Francesco Merli (1887-1976) was born on a farm near Milan. He showed vocal ability at an early age, but did not pursue vocal studies aside from a few scattered lessons. His first job was as a janitor in a school. He entered a vocal competition sponsored by the conductor Cleofonte Campanini in 1914. He was awarded the second prize. The winner was Beniamino Gigli. His success in the contest resulted in arrangements for him to seriously study voice, but he was drafted into the army before he could begin.

After the end of World War I he made his La Scala debut in a leading role. He had appeared in the theater in a small part in 1916. This marked the beginning of an international career which brought him to virtually every important opera house in the world, though La Scala was the company with which he had the longest association. His Met appearances were limited to 10 performances in 1932. He was troubled by health problems at the time, returned to Italy, and never appeared in the US again.

Merli was likely the most important Italian dramatic tenor of the 20s and 30s. He sang all the big tenor roles; but he was best known for Calaf in Turandot and for his impersonation of Otello in Verdi’s version. He gave almost 300 performances in latter opera. He was the tenor lead in the first recording of Puccini’s last opera made in 1938. For the next 17 years it was the only recording of Turandot available. Listening to the complete opera on 78 rpm records was an heroic act. Just carrying the album was enough to ruin your back for life.

If you wish to hear the recording you can listen to it or download it in a manageable format at this link. Turandot Cigna Olivero Merli Gina Cigna was Turandot while the very young Magda Olivero was the slave girl Liu. Note that the final T in Turandot is not pronounced. The penultimate high note in ‘Nessun dorma’ is sung as Puccini wrote it – it gets just an eighth note. This recording was made only 12 years after the premiere of the opera and its performance practices are likely closest to what Puccini intended. In addition to appearing on the first recording of the opera, Merli was also the first Calaf in the Rome, London, and Sydney premieres of Puccini’s final work.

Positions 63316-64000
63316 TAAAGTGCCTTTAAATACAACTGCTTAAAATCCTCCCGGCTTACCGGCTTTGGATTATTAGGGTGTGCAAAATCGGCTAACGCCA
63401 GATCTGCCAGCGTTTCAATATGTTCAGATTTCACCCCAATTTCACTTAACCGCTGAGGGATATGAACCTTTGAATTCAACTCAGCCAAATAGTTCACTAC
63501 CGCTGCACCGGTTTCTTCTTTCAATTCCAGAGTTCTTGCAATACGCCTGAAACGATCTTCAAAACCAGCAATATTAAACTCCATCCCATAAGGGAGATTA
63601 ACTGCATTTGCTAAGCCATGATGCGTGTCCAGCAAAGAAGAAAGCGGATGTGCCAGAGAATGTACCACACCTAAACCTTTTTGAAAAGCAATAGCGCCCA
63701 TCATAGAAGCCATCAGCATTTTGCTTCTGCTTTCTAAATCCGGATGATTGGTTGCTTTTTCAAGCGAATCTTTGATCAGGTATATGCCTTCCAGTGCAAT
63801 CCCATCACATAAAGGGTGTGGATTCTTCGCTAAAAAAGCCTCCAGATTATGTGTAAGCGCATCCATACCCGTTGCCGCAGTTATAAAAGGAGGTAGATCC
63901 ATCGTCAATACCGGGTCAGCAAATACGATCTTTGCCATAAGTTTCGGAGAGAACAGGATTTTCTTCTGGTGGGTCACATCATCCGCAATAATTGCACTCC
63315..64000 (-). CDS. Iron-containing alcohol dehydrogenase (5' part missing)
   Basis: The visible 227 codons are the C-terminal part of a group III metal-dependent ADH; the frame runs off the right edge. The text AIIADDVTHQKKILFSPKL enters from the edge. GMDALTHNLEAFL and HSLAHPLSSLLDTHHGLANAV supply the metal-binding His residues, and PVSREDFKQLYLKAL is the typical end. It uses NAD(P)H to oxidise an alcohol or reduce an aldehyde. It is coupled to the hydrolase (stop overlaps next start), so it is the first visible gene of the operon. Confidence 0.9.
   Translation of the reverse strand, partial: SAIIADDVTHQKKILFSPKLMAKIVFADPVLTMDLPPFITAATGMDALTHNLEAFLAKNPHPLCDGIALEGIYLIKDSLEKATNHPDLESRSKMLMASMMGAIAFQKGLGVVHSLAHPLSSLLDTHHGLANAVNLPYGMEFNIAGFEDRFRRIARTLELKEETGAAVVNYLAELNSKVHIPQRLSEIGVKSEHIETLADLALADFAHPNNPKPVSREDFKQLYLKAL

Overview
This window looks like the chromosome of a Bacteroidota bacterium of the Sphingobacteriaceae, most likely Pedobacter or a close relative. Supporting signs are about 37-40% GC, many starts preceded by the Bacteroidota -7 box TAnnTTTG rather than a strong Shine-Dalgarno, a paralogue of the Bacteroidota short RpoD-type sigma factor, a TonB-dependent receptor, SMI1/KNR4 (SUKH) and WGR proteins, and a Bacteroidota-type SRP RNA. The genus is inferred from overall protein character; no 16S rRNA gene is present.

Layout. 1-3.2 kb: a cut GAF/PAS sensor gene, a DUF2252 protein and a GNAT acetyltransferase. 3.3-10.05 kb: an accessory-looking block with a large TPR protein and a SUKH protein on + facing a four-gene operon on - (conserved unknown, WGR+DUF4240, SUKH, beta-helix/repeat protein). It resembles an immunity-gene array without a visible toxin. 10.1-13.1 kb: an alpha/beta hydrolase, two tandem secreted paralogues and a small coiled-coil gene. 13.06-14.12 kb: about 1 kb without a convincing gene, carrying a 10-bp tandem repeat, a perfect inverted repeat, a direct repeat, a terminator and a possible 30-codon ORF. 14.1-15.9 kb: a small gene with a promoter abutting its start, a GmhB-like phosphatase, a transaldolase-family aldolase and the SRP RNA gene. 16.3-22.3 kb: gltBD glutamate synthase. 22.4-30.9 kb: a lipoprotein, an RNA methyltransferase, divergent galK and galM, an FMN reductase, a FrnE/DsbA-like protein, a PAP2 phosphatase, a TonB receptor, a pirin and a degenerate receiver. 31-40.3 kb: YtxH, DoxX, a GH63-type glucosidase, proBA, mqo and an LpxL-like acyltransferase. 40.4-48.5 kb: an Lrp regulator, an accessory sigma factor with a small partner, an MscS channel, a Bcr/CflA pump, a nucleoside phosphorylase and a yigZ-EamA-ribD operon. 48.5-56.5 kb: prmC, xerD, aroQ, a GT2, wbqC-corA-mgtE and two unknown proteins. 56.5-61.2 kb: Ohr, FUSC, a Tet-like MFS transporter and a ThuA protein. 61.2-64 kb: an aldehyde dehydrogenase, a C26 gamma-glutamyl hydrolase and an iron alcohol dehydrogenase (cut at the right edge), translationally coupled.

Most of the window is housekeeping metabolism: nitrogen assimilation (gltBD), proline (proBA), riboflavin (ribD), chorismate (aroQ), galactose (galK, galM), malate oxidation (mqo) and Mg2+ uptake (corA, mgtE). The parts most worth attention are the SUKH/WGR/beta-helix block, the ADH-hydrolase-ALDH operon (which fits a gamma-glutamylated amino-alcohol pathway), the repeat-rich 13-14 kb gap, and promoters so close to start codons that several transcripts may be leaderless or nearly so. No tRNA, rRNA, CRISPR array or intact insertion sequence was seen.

Merli’s sound had a dark baritonal timbre. He was able to shade and modulate his voice such that his singing was consonant with the meaning of the text and the intent of the composer. The quality of his voice was dramatic, but not seductive. I suspect that he sounded much better in the house than on records a phenomenon common to large voiced singers.

As mentioned above, Otello was the role he sang most often. This clip of Otello’s notoriously difficult and brief entrance in Act 1. It is from a live performance in 1939. The sound is awful, but it is still an informative documentation of the singer in front of an audience. Esultate

The Act 1 love duet is sung with Claudia Muzio, the great soprano who died the following year at age 47. It’s from a 1935 session. Both singers realize the sensitivity and restrained emotion of Verdi’s only love duet between man and wife. Gia nella notte densa – Muzio and Merli

Of course, marital bliss doesn’t last beyond the first act. Thereafter, Otello is consumed by unearned jealousy. Ora e per sempre addio explodes from the Moor shortly after Iago has insinuated that something about Desdemona may be off. By the time Otello utters Dio mi potevi scagliar in the third act he’s reached stage 4 derangement. Merli give an impassioned reading of the aria – maybe a little too much so. It’s a matter of taste.

Every heavyweight tenor, and many who aren’t, has to sing Di quella Pira from Il Trovatore. This excerpt is from a complete recording of the opera made in 1930.

O tu che in seno agli angeli from La Forza Del Destino was recorded in 1927. Merli gives the great solo a vigorous reading. The Improvviso from Giordano’s Andrea Chenier also receives a robust rendition.

Canio in Leoncavallo’s Pagliacci was a regular part of Merli’s repertoire. Vesti la giubba is taken from the 1929 complete recording of the opera. The clip includes the prefatory material to the aria. No! Pagliaccio non son is from the same complete recording. It starts from Canio’s entrance into the play within a play and goes to the opera’s conclusion. Merli says the famous last words. The pitch is off due to an incorrect rotational speed of the disc from which this digital version was made; this error is especially evident during the orchestral conclusion to the opera.

Merli retired in 1948. He spent the remaining three decades of his life teaching in Milan. While his recordings give an approximation of what he sounded like, the listener can only guess about the impression he made when heard in the theater. My suspicion is that he had a large voice that was impressive while still capable of nuance.